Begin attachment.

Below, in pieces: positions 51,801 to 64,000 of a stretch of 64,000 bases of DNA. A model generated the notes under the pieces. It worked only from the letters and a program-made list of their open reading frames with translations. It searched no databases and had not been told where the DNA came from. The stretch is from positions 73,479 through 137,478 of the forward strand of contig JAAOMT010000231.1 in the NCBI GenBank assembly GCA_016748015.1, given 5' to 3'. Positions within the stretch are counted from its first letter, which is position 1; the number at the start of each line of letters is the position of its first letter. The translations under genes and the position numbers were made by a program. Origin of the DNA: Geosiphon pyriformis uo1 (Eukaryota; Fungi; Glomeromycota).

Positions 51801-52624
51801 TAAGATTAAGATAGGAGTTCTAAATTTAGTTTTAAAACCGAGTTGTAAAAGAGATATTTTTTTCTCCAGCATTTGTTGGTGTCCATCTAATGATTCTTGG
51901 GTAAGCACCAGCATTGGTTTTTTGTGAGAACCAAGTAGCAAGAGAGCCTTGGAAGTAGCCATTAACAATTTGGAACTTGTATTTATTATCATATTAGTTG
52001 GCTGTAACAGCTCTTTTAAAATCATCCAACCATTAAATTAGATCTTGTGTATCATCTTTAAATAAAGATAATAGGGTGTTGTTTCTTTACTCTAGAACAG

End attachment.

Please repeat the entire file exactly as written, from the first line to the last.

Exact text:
Below, in pieces: positions 51,801 to 64,000 of a stretch of 64,000 bases of DNA. A model generated the notes under the pieces. It worked only from the letters and a program-made list of their open reading frames with translations. It searched no databases and had not been told where the DNA came from. The stretch is from positions 73,479 through 137,478 of the forward strand of contig JAAOMT010000231.1 in the NCBI GenBank assembly GCA_016748015.1, given 5' to 3'. Positions within the stretch are counted from its first letter, which is position 1; the number at the start of each line of letters is the position of its first letter. The translations under genes and the position numbers were made by a program. Origin of the DNA: Geosiphon pyriformis uo1 (Eukaryota; Fungi; Glomeromycota).

Positions 51801-52624
51801 TAAGATTAAGATAGGAGTTCTAAATTTAGTTTTAAAACCGAGTTGTAAAAGAGATATTTTTTTCTCCAGCATTTGTTGGTGTCCATCTAATGATTCTTGG
51901 GTAAGCACCAGCATTGGTTTTTTGTGAGAACCAAGTAGCAAGAGAGCCTTGGAAGTAGCCATTAACAATTTGGAACTTGTATTTATTATCATATTAGTTG
52001 GCTGTAACAGCTCTTTTAAAATCATCCAACCATTAAATTAGATCTTGTGTATCATCTTTAAATAAAGATAATAGGGTGTTGTTTCTTTACTCTAGAACAG